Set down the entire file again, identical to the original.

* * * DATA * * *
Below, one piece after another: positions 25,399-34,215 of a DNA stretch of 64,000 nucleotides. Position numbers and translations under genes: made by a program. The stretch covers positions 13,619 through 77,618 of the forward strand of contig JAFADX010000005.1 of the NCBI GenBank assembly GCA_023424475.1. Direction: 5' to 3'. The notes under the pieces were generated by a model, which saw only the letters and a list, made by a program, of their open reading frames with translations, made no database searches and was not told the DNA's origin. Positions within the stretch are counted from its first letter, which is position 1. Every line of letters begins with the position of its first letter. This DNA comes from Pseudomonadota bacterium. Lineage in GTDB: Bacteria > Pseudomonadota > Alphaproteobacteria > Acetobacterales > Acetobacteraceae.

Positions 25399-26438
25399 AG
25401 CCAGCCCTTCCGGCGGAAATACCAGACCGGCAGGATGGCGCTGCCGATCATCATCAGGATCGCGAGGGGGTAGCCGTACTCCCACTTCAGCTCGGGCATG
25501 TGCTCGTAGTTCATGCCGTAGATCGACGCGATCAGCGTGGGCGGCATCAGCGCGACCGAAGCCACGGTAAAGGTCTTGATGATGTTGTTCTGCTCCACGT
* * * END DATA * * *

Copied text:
Below, one piece after another: positions 25,399-34,215 of a DNA stretch of 64,000 nucleotides. Position numbers and translations under genes: made by a program. The stretch covers positions 13,619 through 77,618 of the forward strand of contig JAFADX010000005.1 of the NCBI GenBank assembly GCA_023424475.1. Direction: 5' to 3'. The notes under the pieces were generated by a model, which saw only the letters and a list, made by a program, of their open reading frames with translations, made no database searches and was not told the DNA's origin. Positions within the stretch are counted from its first letter, which is position 1. Every line of letters begins with the position of its first letter. This DNA comes from Pseudomonadota bacterium. Lineage in GTDB: Bacteria > Pseudomonadota > Alphaproteobacteria > Acetobacterales > Acetobacteraceae.

Positions 25399-26438
25399 AG
25401 CCAGCCCTTCCGGCGGAAATACCAGACCGGCAGGATGGCGCTGCCGATCATCATCAGGATCGCGAGGGGGTAGCCGTACTCCCACTTCAGCTCGGGCATG
25501 TGCTCGTAGTTCATGCCGTAGATCGACGCGATCAGCGTGGGCGGCATCAGCGCGACCGAAGCCACGGTAAAGGTCTTGATGATGTTGTTCTGCTCCACGT